So what is the ideal as it stands at the moment, on the 6th of March 2010?

I couldn’t explain it, that's why I make the work.


I guess a few things have bubbled up to the surface that I am dealing with right now. The first one would be to do with temporary work, I think art should be ephemeral. Well I know all art is ephemeral, but right now I think that the ephemeral nature should be  be acknowledged so as not to get caught up in things being perceived as everlasting, its like making your work out of whatever, dried beans and plastic bags and a dvd player etc and then carefully identifying its component materials so as to allow a collector to decide on its longevity and storage requirements. Artists often don’t make-their work from these poor and fragile materials with a true awareness of their position as such, as ephemeral, they do so as a kind of gratuitous display of creative machismo, its like “you work out how to archive and keep safe the detritus of my genius”. I guess that's pretty impressive, but I’m a bit sick of that. I think a sculpture should be aware of its status as a shadow, the sculpture I make should at least, I’m not claiming to have any power over anyone else’s.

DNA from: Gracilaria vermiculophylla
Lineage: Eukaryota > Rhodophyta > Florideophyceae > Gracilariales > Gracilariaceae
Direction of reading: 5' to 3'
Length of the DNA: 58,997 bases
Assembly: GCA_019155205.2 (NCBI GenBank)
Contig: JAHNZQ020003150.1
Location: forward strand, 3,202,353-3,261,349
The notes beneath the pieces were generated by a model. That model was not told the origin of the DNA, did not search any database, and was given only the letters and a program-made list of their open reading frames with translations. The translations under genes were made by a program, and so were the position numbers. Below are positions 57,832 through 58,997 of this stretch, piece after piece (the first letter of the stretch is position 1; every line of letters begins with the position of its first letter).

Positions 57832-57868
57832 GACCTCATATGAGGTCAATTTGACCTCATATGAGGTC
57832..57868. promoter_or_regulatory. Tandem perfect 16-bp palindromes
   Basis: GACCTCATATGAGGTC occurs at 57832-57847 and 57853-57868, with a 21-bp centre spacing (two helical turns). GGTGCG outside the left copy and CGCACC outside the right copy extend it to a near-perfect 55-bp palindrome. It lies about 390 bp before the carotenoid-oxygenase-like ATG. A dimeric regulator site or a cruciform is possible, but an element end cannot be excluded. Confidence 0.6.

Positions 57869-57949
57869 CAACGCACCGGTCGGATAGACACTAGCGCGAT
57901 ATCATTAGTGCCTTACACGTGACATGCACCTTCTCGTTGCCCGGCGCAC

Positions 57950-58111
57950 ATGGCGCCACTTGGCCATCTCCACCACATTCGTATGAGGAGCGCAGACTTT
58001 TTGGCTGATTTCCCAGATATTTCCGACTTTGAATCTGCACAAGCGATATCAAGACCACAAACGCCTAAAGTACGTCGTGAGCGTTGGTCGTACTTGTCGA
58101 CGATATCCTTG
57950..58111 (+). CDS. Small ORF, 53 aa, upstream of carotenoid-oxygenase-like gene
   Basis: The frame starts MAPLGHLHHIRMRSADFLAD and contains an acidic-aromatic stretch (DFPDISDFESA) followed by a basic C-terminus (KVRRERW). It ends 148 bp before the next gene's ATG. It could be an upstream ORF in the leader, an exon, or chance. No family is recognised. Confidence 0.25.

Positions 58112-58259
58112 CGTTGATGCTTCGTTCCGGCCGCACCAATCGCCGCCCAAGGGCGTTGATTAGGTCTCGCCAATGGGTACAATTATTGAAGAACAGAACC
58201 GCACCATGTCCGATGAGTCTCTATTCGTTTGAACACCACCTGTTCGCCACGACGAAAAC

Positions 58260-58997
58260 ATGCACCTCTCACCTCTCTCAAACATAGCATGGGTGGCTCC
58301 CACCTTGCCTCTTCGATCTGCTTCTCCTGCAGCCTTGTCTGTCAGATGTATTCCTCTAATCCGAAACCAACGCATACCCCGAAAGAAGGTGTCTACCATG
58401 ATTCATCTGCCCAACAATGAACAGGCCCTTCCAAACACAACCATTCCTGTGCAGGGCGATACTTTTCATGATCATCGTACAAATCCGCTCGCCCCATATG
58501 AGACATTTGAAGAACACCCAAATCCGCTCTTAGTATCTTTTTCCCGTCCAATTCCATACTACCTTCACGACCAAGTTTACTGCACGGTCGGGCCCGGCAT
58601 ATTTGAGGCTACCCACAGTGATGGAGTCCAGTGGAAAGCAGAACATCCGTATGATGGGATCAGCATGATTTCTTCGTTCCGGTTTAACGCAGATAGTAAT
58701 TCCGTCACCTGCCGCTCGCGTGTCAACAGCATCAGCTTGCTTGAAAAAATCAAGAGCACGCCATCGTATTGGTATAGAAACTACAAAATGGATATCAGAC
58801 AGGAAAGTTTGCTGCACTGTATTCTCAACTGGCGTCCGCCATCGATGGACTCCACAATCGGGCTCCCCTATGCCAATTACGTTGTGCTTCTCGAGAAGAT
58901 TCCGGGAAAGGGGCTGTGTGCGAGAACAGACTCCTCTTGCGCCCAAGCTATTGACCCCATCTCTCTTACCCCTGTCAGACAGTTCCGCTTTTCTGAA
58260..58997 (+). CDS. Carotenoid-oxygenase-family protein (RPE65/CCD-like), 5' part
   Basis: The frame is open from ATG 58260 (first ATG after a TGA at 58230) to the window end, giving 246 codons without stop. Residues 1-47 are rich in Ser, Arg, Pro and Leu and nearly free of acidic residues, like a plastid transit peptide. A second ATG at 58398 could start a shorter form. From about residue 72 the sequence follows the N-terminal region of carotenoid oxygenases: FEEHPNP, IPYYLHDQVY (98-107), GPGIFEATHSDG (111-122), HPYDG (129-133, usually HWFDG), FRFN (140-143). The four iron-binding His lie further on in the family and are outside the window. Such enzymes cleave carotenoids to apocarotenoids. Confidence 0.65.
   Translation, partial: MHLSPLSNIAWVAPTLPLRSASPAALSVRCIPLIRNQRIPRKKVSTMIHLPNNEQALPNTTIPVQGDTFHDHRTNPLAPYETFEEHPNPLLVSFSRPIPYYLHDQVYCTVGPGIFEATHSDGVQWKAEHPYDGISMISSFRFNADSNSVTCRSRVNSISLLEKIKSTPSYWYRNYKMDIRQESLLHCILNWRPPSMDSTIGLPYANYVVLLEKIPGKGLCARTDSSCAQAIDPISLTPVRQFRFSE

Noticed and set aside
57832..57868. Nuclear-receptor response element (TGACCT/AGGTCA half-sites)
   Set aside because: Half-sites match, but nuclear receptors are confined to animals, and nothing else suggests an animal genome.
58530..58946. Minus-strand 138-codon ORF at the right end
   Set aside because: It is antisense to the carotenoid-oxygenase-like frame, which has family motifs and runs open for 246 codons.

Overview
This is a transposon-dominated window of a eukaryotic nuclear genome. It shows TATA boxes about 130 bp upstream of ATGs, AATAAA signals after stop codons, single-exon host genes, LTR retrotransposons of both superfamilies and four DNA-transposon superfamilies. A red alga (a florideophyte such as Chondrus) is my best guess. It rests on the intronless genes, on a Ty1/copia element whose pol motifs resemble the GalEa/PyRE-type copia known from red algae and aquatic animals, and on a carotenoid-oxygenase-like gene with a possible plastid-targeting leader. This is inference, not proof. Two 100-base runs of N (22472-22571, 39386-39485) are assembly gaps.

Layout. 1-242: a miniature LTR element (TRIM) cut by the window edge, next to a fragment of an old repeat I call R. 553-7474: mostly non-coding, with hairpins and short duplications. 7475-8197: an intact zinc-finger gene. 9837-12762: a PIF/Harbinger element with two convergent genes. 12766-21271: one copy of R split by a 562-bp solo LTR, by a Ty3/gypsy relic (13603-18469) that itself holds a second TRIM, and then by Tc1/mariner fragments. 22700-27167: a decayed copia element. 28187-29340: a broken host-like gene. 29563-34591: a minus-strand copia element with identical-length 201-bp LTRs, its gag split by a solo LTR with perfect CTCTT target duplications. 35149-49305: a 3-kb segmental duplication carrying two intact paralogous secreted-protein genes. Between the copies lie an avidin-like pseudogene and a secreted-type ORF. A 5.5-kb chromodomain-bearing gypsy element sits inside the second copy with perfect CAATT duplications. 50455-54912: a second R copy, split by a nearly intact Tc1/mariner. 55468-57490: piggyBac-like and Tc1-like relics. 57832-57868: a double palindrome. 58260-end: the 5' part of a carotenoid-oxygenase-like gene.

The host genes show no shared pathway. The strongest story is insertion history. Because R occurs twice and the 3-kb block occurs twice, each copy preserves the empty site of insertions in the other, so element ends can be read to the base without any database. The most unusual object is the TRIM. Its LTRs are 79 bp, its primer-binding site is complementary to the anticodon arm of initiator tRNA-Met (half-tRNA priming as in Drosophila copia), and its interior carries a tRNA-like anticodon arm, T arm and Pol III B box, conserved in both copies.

A shadow?

Yeah, the form cast by that idea, the idea changes, moves away or time passes and the shadow is gone. Its a record. A cast.

So is that why you make work for a specific place?

Yes its just for there, then its gone, Id make another work for somewhere else later. Its why all my writing, even if its just a proposal or a note or a poem or something has to be dated, its got to be trapped in the text so no one can cut it off by mistake.

Very sneaky.

Isn't it? I think again its this thing of impermanence, but also its about context being part of the work. The site, the materials, the references and the point in time all line up to make something, as soon as that starts to drift it all starts to go off, to crack.